- change ups
Developers Eye Steketees Building
Rockford Companies CEO John Wheeler told the Business Journal that an out-of-town developer recently signed an option to buy the vacant, eight-story building at 86 Monroe Center. If the deal closes, Rockford would restore the structure for commercial use on the ground floor and housing units on the other levels.
“The developer that we are working for is a heck of a good guy and he has retained us to do some studies for him. He has got a 60-day option on it and I think it is going to come together,” said Wheeler.
“It’s not unlike what we were going to do,” he said of the new blueprint. “There will be commercial retail space, maybe a downtown bookstore and a few other things, on the main floor. There is 20,000 square feet on the main floor, and he is going to keep that as commercial space. And then on floors two through eight, there will be housing.”
The proposed plan for the building is similar to one that Rockford, a builder, developer and property management firm based in Belmont, and SIBSCO, the Peter Secchia family-owned real estate company, had when the two bought the structure in 1998. The major difference between the proposals is that the new plan doesn’t call for a parking garage in the basement because the city is building a new ramp on a site one block south.
“He does not want to do that as there is no return on his investment, not with the city building the Monroe Center 2 ramp right across the street,” said Wheeler.
SIBSCO and Rockford sold the building in March 2000 to Carrier Hotels-Grand Rapids LLC, which planned to build a tech center for high-speed telecommunications and Internet access there. But a downturn in the tech economy squashed that plan, and investors in the company have been trying to sell the building ever since. Carrier Hotels paid $1.6 million for the structure.
“He wants to do a complete historical renovation on the building, like we did on the Peck Building, where it was built just the way it was originally,” said Wheeler of the potential buyer, who has the exclusive right to purchase it until late January.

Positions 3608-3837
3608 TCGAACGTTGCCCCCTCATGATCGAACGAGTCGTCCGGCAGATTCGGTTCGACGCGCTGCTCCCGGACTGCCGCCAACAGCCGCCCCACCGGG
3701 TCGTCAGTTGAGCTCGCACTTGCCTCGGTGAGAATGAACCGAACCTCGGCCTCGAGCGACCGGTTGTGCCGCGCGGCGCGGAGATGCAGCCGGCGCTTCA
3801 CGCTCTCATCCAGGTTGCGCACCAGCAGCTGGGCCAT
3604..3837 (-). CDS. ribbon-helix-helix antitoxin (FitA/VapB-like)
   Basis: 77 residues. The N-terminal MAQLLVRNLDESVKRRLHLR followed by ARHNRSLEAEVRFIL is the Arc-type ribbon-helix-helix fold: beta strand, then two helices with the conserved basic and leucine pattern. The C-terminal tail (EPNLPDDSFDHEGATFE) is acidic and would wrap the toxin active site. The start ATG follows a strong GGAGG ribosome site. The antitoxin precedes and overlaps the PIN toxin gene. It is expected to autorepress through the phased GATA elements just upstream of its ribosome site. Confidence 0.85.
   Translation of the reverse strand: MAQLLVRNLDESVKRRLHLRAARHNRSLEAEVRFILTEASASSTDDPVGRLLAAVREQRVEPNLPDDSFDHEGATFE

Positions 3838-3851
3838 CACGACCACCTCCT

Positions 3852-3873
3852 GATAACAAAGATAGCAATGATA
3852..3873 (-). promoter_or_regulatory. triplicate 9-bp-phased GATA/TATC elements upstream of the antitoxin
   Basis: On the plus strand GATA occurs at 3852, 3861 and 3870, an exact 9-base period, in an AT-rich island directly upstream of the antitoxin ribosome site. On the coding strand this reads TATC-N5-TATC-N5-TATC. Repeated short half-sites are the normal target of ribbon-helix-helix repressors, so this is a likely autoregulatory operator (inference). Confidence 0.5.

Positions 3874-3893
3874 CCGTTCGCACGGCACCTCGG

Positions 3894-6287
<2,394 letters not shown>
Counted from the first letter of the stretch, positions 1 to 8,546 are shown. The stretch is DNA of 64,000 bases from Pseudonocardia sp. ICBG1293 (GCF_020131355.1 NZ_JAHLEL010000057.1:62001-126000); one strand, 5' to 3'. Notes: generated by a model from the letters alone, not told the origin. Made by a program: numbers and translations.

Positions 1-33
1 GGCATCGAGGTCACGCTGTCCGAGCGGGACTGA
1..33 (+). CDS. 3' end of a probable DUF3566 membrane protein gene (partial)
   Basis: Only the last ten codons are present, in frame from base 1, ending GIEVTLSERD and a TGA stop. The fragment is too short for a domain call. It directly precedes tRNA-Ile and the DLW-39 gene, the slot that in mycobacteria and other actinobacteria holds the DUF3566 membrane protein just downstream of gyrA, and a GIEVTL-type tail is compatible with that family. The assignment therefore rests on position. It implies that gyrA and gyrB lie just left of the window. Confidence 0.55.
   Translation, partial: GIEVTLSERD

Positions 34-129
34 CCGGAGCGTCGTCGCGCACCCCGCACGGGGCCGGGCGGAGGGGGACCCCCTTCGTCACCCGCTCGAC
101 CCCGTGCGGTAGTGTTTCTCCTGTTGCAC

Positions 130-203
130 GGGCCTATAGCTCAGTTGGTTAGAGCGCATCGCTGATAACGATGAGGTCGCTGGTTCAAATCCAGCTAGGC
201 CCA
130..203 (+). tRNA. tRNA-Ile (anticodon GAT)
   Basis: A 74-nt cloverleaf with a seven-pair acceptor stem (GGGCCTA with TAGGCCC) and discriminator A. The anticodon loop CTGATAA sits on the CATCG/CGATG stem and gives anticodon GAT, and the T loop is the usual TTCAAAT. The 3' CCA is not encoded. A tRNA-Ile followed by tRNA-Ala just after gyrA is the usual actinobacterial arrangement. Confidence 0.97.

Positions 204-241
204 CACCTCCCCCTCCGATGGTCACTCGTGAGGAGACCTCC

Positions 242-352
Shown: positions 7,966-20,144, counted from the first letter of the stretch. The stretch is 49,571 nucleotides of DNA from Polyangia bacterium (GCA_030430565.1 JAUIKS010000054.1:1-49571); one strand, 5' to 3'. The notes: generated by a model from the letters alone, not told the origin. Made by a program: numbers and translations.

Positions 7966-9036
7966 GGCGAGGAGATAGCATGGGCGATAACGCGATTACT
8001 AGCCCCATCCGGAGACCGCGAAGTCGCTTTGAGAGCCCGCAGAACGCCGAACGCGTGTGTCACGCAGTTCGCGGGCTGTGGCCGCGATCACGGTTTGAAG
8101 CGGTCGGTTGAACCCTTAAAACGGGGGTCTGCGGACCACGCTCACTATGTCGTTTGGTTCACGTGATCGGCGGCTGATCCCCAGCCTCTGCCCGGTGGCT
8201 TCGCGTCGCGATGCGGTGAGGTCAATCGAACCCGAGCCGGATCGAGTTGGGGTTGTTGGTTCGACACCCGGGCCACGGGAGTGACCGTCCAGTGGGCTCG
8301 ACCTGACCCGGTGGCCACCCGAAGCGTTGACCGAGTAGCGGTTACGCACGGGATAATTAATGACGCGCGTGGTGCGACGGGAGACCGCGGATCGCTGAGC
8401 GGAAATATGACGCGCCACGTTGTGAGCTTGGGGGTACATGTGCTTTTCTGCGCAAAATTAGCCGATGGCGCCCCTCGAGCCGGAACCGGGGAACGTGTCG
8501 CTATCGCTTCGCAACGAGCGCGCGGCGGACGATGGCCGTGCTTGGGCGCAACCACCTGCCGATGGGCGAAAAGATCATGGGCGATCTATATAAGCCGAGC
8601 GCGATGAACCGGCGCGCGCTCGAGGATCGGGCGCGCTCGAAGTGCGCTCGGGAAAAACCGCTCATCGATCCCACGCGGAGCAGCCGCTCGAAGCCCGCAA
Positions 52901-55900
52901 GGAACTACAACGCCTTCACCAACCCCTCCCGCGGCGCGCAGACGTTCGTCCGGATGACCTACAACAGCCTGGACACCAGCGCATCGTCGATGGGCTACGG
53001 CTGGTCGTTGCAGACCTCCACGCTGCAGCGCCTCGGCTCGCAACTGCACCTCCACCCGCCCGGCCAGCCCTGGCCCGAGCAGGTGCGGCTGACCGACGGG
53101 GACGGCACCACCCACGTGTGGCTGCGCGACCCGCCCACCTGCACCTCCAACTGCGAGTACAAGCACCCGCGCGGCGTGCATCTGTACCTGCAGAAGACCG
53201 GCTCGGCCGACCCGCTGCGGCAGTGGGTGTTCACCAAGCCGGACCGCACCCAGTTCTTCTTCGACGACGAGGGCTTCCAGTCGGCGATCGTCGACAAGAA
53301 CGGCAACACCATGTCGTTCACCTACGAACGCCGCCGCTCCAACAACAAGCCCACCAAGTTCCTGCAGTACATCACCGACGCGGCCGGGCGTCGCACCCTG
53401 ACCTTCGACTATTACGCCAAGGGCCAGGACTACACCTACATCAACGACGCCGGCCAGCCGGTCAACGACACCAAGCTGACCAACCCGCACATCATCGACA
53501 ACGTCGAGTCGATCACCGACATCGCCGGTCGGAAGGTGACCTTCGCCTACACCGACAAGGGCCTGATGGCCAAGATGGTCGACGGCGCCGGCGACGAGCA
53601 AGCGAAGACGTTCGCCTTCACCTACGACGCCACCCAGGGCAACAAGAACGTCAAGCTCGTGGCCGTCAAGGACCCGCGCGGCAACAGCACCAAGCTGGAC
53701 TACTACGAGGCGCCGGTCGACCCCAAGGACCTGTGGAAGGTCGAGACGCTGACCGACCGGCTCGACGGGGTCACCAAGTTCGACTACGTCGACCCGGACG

“It’s the last big, empty building in that area. We’re doing some design work and pricing on it, so we’re going to be real busy for the next two months working on it.”
Wheeler also said his firm was starting work again on Cherry Street Landing, an ambitious 500,000-square-foot commercial project along Ionia and Commerce avenues between Oakes and Cherry streets. Rockford and SIBSCO also unveiled the landing in 1998.
“We have some meetings with some people who are interested in doing some leases there again, now that the road construction is mostly done, the S-curve is done, and the dust has cleared. We’re in negotiations. There is nothing I can tell you for sure, yet. But it’s as active as it has been in three years,” he said.
Wheeler said his firm will spend about $150,000 to raze a pair of decaying buildings in the landing soon to make the renovations easier to do. The city has already approved Rockford’s request to demolish the structures.
From 1995 through this year, Rockford Companies has restored, or is restoring, 15 urban buildings, many in the core downtown sector. Those renovations account for $93.8 million in construction volume and $87.3 million worth of development volume, or almost $181 million in investments over the last six years — a figure that probably makes the firm the core city’s most active builder and developer.
“I got to be honest,” said Wheeler, “we’re having a ball right now.”